Trivedi added that there was no question of Vajpayee reconciling what happened then with his later life. “He never denied it, or confirmed it, or spoke about it but this does not mean anyone can question his nationalist character”.
The studio discussion then carried on over into aspects of Vajpayee’s life and nothing more was said about the 1942 issue on air or off until four days later when a Hindi language website ran a story on how the anchor’s question had upset the BJP and RSS.
Soon after, A.A. Rao, an additional secretary in the Rajya Sabha secretariat and a bureaucrat considered close to Vice President Naidu demanded that the channel take action.
According to RS secretariat sources, Naidu ordered the channel issue an apology when the matter was brought to his notice. It was soon after this that Mahajan issued his memo demanding an explanation from Neelu Vyas.
The channel also ran a ticker during its programming on August 22 apologising for the question the anchor had asked:
“During a live discussion on the life and contributions of former prime minister of India Shri Atal Bihari Vajpayee on August 22, a senior RSTV anchor made some out of the context and factually inaccurate references to Shri Vajpayee. RSTV sincerely regrets the same and apologises for it.”
Mahajan and Vyas both declined to comment on the apology but A.A. Rao confirmed to The Wire that he had communicated his objections to RSTV’s editor-in-chief. Asked what was factually inaccurate about the anchor’s question, Rao said the context was everything, suggesting that it was inappropriate to have raised the issue that day when Vajpayee was on his death bed.
The Wire has learned that in her reply to the editor-in-chief’s memo, Neelu Vyas noted that her intention in asking Trivedi the question was to show “how a tall leader also had to face moments like these but he came out victoriously… By the question I asked to the panelists on August 16, the public was reminded of … [how Vajpayee] overcame all hurdles including the, forced upon, undertaking taken from him by the Britishers. By this the charisma of our late prime minister was enhanced…”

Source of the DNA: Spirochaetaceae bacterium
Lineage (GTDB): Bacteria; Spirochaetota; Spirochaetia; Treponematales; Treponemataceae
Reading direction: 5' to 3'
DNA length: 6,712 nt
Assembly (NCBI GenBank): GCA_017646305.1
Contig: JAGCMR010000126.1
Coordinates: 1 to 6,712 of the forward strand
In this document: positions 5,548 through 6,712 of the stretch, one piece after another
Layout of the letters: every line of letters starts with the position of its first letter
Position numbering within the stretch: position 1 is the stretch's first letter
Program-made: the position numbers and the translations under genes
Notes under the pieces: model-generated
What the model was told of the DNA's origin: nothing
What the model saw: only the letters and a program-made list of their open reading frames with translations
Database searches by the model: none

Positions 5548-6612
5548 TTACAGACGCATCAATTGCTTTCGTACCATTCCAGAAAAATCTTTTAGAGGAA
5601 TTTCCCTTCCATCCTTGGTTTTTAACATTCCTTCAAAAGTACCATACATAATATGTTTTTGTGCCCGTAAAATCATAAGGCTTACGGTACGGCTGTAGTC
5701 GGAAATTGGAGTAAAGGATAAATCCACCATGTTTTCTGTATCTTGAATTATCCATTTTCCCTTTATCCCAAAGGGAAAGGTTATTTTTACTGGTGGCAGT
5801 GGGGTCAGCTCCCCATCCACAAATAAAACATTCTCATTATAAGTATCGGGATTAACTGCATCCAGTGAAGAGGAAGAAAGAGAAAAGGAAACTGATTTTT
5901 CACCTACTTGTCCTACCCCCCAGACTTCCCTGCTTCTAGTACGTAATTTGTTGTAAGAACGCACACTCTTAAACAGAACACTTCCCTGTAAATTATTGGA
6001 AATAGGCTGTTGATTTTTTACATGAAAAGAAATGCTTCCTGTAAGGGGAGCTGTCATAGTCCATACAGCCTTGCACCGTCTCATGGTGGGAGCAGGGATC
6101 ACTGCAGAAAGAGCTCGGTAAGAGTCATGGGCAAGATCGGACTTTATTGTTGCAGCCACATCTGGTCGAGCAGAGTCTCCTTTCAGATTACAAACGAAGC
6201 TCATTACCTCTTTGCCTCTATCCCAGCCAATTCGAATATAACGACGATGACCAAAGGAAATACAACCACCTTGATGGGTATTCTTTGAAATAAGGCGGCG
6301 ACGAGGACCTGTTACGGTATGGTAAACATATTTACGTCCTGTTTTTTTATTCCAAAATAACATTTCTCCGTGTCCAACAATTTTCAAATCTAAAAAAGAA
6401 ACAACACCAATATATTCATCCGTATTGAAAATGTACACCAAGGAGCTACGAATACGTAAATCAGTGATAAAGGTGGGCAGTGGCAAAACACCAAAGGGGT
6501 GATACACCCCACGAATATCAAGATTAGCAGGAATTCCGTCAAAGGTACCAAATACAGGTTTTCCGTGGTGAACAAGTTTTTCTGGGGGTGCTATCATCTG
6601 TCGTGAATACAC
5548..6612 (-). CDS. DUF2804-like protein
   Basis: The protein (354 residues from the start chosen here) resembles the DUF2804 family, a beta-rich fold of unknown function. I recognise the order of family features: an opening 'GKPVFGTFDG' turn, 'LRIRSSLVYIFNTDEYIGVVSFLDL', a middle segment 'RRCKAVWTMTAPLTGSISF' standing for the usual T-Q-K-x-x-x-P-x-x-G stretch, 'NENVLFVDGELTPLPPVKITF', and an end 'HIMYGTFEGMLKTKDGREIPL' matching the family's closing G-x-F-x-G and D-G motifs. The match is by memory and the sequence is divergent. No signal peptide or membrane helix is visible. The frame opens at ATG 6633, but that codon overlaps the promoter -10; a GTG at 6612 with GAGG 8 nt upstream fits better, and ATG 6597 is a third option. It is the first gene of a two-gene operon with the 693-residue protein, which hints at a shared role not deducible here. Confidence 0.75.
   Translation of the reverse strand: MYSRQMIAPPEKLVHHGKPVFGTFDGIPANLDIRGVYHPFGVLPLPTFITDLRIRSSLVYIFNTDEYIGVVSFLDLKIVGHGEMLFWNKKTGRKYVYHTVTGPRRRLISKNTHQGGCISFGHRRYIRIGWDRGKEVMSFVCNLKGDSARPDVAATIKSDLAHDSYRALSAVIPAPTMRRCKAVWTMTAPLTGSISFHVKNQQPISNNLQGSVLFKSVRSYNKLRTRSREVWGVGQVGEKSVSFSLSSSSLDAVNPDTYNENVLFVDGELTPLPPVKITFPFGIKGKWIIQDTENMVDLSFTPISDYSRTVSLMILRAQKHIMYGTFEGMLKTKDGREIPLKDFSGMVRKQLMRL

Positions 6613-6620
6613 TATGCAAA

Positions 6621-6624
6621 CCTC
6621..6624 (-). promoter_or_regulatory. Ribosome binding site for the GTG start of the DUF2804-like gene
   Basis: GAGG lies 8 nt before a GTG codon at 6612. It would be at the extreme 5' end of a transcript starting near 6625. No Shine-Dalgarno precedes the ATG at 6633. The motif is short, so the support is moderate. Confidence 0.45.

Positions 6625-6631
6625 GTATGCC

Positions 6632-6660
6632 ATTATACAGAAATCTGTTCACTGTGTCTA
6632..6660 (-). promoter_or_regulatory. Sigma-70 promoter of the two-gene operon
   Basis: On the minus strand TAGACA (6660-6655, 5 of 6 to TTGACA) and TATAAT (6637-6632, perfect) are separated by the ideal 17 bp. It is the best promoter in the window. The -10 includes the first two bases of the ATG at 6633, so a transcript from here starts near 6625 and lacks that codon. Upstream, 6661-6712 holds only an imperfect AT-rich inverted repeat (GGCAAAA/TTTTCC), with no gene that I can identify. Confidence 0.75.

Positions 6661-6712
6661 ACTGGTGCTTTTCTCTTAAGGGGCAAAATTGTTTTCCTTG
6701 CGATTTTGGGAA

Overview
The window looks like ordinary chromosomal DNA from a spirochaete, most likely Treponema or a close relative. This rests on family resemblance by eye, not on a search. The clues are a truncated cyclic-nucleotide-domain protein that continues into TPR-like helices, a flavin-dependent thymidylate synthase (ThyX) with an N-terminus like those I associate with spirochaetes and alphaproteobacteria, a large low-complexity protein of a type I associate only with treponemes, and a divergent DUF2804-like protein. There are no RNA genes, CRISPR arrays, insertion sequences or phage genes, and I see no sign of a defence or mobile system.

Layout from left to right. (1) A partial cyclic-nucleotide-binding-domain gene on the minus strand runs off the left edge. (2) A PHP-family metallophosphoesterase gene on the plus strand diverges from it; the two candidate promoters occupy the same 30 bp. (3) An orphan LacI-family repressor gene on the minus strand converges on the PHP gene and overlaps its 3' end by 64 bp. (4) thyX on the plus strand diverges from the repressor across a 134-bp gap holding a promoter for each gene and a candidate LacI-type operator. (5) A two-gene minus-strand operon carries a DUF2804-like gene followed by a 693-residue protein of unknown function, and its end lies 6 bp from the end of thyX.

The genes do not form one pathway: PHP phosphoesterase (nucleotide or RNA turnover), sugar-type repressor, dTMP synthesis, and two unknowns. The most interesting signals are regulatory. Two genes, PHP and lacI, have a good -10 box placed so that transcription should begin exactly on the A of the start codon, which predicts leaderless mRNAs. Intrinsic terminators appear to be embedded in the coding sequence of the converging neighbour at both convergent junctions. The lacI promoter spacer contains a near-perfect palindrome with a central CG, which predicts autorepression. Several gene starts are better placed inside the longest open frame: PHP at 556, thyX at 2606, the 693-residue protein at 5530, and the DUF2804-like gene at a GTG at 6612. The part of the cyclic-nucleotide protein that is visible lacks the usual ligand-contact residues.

Present and former RSTV employees question the role played by A.A. Rao in escalating the issue within the channel given the fact that Neelu Vyas had filed a complaint on August 8, accusing Rao of harassment and interference, and of making a “sexually coloured” remark. The Rajya Sabha secretariat’s secretary, P.P.K. Ramacharyulu, told The Wire that the complaint was being handled “as per procedure” but declined to confirm whether it had been referred to the secretariat’s internal complaints committee.
“It is highly unfortunate that the high offices of Vice President of India and Rajya Sabha Chairman are failing to discharge their duties as established by law and practice in providing justice in cases of harassment of women,” Vyas has written in a letter to Naidu, sources in the Rajya Sabha secretariat told The Wire. “It was never easy for me to gather courage to protest and lodge a formal complaint against a senior officer, who openly flaunts his proximity to you, and stand up to fight for my rights. But the subsequent course of events now suggest that our system is reacting in a manner that is vindictive and conspiratorial against a victim of harassment… I seek justice and I wish to submit that if justice is denied to me, I will be compelled to approach National Commission for Women and/or honourable courts of justice.”